Arteries respond in opposite ways for males and females
A protein known to expand blood vessels—key to controlling conditions like high blood pressure—actually has different functions in males and females, new UC Davis Health research shows.
Conducted using arterial cells from mice, the study is the first to identify sex-based distinctions in how the protein —Kv2.1—works.
Kv2.1 is generally known to form calcium channels that dilate blood vessels. In arterial cells from female mice, however, it contracted blood vessels.
The research was led by Luis Fernando Santana, professor and chair of physiology and membrane biology, and graduate student Samantha O'Dwyer. It is published in the Proceedings of the National Academy of Sciences.
"We were shocked at the difference and the strength of that difference," Santana said. "We think we've found the physiological explanation for what some of our clinical colleagues are seeing in patients—some high blood pressure medications tend to work better for men, while others work better for women."
Santana and his team study calcium channels, their effects on heart muscle cells and how to alter that process to improve treatments for cardiovascular disease. They are especially interested in finding new treatments for hypertension, because it affects 45% of adults in the U.S. and is linked with serious conditions such as stroke, heart failure and aneurysm.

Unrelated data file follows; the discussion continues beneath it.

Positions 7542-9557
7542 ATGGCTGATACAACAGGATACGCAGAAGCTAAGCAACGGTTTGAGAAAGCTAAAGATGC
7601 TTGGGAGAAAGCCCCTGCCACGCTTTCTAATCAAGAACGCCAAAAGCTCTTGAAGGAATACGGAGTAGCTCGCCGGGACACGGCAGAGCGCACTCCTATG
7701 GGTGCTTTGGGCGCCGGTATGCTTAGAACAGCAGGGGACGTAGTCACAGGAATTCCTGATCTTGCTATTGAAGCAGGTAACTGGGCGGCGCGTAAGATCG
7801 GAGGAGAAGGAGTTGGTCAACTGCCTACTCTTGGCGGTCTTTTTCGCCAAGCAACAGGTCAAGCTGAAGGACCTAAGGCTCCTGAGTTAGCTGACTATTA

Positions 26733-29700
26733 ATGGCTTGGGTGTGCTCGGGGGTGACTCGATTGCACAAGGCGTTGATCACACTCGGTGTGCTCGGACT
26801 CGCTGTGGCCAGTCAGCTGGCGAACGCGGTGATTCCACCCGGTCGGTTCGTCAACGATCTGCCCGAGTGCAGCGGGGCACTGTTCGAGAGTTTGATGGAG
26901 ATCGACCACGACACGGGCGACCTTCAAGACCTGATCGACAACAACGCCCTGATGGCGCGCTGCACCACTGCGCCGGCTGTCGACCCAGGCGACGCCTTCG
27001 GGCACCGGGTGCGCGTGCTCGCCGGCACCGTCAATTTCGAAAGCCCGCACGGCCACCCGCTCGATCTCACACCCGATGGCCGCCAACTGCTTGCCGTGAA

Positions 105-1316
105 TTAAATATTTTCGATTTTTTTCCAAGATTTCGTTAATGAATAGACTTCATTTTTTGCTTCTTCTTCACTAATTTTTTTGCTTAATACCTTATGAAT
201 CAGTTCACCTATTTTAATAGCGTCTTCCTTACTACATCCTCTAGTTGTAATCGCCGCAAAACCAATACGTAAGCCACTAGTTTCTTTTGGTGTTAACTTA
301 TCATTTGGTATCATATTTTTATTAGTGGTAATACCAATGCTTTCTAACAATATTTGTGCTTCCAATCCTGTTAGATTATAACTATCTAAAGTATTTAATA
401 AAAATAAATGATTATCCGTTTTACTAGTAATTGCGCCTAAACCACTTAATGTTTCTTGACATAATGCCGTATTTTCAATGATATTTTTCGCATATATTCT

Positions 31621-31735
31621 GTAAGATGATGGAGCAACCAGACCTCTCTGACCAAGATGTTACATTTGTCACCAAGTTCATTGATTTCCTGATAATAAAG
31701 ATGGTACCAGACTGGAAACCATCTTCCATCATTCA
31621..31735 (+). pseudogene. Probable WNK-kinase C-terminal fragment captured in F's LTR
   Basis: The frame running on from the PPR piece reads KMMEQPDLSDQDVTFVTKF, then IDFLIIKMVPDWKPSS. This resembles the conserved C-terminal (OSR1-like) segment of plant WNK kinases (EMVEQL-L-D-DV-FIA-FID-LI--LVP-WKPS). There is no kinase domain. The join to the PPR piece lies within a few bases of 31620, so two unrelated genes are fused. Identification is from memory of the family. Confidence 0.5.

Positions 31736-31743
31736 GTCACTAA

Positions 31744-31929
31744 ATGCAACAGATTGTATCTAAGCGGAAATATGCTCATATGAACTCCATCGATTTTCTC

The current study focused on how Kv2.1 changes calcium channel organization and function. The investigators found that Kv2.1 promotes tight clustering of calcium channels. Kv2.1 expression is higher in cells from female mice, leading to larger clusters. This caused higher calcium levels in arterial cells and vasoconstriction. In arterial cells from male mice, Kv2.1 expression was not as high and calcium channel clusters were much smaller, causing vasodilation.
"This difference can only be attributed to the sex of the research mice," Santana said.
The next step, Santana said, is to determine what causes the different roles of Kv2.1. He plans to investigate the potential that sex hormones regulate the protein in arterial cells. His ultimate goal is tailored treatment strategies for hypertension for men and women.
"Until recently, the research community only used male mice to investigate heart disease," Santana said. "Our study proves what a major oversight that has been."